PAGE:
What is a Trust?
A Trust is a living arrangement that governs how your assets are managed and distributed. You, the “Grantor”, transfer title to certain property to another party, known as the “Trustee”, who holds the property for your benefit or the benefit of others, known as “Beneficiaries”.
The terms and conditions under which the property is to be held by the Trustee are specified in the written document known as a “Trust agreement” or are established by a Will. The Trustee may be an individual or an institution such as a bank or Trust Company. Most commonly, you may serve as your own Grantor, Trustee, and Beneficiary of your own Trust.
Why create a Trust?
A Trust can privately accomplish your personal and financial objectives, including:
Can a Trust be changed?
Trusts can be written so that they are either permanent (irrevocable) or changeable (revocable).
If the purpose of the Trust is to obtain either present or future tax benefits, then the Trust should be irrevocable. Irrevocable Trusts require that the Grantor give up all rights to the property placed in the Trust and would generally be unable to modify or revoke the terms of the Trust in exchange for potential tax benefits.
If the purpose of creating a Trust is to avoid probate and provide for the possible loss of capacity, then the Trust should be revocable or changeable. Under a revocable Trust, the Grantor retains the right to change the terms of the Trust or terminate it at any time until death.
When can a Trust be established?
A Trust can be created either when one is living (Living Trust) or automatically upon the time of death (Testamentary Trust). Living Trust A Living Trust, also known as inter-vivos, is created during a person’s lifetime for the benefit of that person or of other beneficiaries. Testamentary Trust A Testamentary Trust is established under a Will and becomes effective upon death. The Will, however, which includes the Testamentary Trust, is subject to probate.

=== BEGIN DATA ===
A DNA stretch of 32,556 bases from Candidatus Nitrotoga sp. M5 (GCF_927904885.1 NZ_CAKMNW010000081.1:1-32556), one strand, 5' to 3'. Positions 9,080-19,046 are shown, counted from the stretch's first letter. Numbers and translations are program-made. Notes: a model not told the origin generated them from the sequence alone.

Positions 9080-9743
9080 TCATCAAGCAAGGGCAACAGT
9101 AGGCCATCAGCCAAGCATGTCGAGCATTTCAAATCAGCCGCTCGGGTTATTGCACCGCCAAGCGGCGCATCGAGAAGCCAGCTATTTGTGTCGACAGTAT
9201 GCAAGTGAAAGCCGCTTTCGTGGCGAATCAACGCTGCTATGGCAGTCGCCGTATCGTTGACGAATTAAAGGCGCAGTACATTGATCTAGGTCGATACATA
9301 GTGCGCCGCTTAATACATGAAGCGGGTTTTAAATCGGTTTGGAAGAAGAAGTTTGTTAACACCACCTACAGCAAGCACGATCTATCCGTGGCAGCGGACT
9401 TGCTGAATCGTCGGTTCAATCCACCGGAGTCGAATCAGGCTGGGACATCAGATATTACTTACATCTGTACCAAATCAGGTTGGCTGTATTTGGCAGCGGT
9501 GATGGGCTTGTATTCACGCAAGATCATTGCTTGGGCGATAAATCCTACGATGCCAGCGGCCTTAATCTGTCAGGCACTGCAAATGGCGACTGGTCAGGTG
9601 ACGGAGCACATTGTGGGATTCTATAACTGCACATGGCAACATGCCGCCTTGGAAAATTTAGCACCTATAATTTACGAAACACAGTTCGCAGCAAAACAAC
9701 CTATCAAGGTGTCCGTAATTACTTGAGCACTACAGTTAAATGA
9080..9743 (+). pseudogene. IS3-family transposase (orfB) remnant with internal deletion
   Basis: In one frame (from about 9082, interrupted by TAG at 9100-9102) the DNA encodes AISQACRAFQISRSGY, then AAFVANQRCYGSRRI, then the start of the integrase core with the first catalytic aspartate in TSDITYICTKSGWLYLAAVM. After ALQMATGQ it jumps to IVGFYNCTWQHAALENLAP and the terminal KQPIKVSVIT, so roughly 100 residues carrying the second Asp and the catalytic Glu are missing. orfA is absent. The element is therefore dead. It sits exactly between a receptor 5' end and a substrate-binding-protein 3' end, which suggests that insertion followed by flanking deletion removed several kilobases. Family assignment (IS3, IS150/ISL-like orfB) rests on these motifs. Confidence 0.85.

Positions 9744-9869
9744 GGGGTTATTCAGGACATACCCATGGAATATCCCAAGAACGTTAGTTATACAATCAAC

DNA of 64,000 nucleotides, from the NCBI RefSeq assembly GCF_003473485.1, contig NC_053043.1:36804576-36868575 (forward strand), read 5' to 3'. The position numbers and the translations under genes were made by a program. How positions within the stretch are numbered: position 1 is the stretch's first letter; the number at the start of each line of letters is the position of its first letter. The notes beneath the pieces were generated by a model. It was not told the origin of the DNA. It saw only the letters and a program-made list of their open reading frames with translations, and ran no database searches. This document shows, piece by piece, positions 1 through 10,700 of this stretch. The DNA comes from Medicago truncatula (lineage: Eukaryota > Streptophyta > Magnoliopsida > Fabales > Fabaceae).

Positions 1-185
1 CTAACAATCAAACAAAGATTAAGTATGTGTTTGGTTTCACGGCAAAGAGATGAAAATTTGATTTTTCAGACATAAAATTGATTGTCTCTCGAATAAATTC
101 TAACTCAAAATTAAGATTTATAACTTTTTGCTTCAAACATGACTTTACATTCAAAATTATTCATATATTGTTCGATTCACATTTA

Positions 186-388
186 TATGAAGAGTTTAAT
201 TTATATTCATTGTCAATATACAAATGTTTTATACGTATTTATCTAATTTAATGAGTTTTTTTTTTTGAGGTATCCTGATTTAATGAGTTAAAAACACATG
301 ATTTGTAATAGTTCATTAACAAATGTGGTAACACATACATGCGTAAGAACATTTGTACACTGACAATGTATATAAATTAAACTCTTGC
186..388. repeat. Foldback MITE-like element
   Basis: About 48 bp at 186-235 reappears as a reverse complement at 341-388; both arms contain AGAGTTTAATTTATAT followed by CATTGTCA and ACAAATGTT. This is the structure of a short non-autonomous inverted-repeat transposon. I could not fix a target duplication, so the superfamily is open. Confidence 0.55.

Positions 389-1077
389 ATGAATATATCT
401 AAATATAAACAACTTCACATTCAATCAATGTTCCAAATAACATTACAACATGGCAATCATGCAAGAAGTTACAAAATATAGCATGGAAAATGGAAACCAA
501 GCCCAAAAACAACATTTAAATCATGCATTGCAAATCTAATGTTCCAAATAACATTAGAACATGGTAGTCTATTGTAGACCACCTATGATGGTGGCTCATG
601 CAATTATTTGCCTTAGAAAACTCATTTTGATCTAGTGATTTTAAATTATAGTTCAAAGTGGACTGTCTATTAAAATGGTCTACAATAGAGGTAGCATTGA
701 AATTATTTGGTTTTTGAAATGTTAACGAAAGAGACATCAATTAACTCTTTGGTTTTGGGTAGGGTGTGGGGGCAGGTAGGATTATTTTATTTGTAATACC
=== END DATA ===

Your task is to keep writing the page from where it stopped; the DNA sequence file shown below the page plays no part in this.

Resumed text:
What are some common Trusts?
Revocable Living Trust
This type of Trust is usually structured to allow individuals to control their assets while they are still capable of doing so. Additionally, a Revocable Living Trust provides instructions as to how one’s assets will be managed and distributed in the event of incapacity or death. This Trust will avoid probate and may reduce estate settlement expenses. The assets placed in the Trust will avoid probate, but will be included in the estate for purposes of estate tax formulation.
Credit Shelter Trust
The primary purpose of this type of Trust is to assure that both a husband and wife utilize their estate and gift tax credits. For example, one can exempt up to $5,000,000 of assets from estate tax in 2012.
Marital Deduction Trust
The Marital Deduction Trust is an irrevocable Trust that becomes effective at the first spouse’s death. This type of Trust is funded with property to be held for the benefit of and is usually controlled by the surviving spouse.
Qualified Terminal Interest Property Trust (QTIP)
The QTIP is a type of Marital Deduction Trust that is usually funded with the assets in excess of the applicable exclusion amount that are placed in the Credit Shelter Trust. The QTIP provides income to the surviving spouse but assures that assets pass to the beneficiaries chosen by the deceased spouse rather than those selected by the surviving spouse.
Irrevocable Life Insurance Trust (ILIT)
The proceeds of a life insurance policy owned by a Trustee of an ILIT are usually removed from an individual’s estate and therefore, from estate tax liability. The income-tax-free life insurance proceeds can be used to pay estate taxes and other settlement expenses quickly.
Charitable Remainder Trust (CRT)
The CRT provides for a future gift to a qualified charity. The individual, his/her spouse, or his/her children will receive income from the Trust for life or over a period of years, after which all remaining Trust assets will be distributed to the charitable beneficiaries. Such an arrangement may reduce the value from an individual’s taxable estate, and therefore the estate tax liability.